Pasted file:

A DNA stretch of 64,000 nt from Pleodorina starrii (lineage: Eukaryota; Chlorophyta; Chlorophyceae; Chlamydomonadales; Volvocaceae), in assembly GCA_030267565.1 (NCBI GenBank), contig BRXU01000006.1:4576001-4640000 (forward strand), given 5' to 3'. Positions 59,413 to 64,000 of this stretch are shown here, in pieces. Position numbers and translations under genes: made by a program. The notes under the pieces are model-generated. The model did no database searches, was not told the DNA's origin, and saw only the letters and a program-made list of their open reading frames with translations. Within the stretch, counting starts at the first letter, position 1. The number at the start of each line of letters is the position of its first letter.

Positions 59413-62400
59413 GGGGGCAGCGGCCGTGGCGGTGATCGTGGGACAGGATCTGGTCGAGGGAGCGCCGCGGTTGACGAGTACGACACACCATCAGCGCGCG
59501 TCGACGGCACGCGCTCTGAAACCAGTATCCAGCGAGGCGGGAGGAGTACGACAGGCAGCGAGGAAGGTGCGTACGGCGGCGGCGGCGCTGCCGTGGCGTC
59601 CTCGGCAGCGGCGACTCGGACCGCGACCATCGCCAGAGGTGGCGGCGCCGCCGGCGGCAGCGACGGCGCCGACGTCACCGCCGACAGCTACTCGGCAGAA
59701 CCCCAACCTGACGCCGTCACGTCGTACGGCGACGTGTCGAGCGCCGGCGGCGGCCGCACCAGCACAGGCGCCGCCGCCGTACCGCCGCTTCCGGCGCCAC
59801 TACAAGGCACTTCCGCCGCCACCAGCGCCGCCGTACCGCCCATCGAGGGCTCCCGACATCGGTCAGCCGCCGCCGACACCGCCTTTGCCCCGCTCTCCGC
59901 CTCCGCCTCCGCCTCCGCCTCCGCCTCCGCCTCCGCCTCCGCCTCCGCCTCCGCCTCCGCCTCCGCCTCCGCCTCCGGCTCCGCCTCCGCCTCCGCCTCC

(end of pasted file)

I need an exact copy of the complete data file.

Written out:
A DNA stretch of 64,000 nt from Pleodorina starrii (lineage: Eukaryota; Chlorophyta; Chlorophyceae; Chlamydomonadales; Volvocaceae), in assembly GCA_030267565.1 (NCBI GenBank), contig BRXU01000006.1:4576001-4640000 (forward strand), given 5' to 3'. Positions 59,413 to 64,000 of this stretch are shown here, in pieces. Position numbers and translations under genes: made by a program. The notes under the pieces are model-generated. The model did no database searches, was not told the DNA's origin, and saw only the letters and a program-made list of their open reading frames with translations. Within the stretch, counting starts at the first letter, position 1. The number at the start of each line of letters is the position of its first letter.

Positions 59413-62400
59413 GGGGGCAGCGGCCGTGGCGGTGATCGTGGGACAGGATCTGGTCGAGGGAGCGCCGCGGTTGACGAGTACGACACACCATCAGCGCGCG
59501 TCGACGGCACGCGCTCTGAAACCAGTATCCAGCGAGGCGGGAGGAGTACGACAGGCAGCGAGGAAGGTGCGTACGGCGGCGGCGGCGCTGCCGTGGCGTC
59601 CTCGGCAGCGGCGACTCGGACCGCGACCATCGCCAGAGGTGGCGGCGCCGCCGGCGGCAGCGACGGCGCCGACGTCACCGCCGACAGCTACTCGGCAGAA
59701 CCCCAACCTGACGCCGTCACGTCGTACGGCGACGTGTCGAGCGCCGGCGGCGGCCGCACCAGCACAGGCGCCGCCGCCGTACCGCCGCTTCCGGCGCCAC
59801 TACAAGGCACTTCCGCCGCCACCAGCGCCGCCGTACCGCCCATCGAGGGCTCCCGACATCGGTCAGCCGCCGCCGACACCGCCTTTGCCCCGCTCTCCGC
59901 CTCCGCCTCCGCCTCCGCCTCCGCCTCCGCCTCCGCCTCCGCCTCCGCCTCCGCCTCCGCCTCCGCCTCCGCCTCCGGCTCCGCCTCCGCCTCCGCCTCC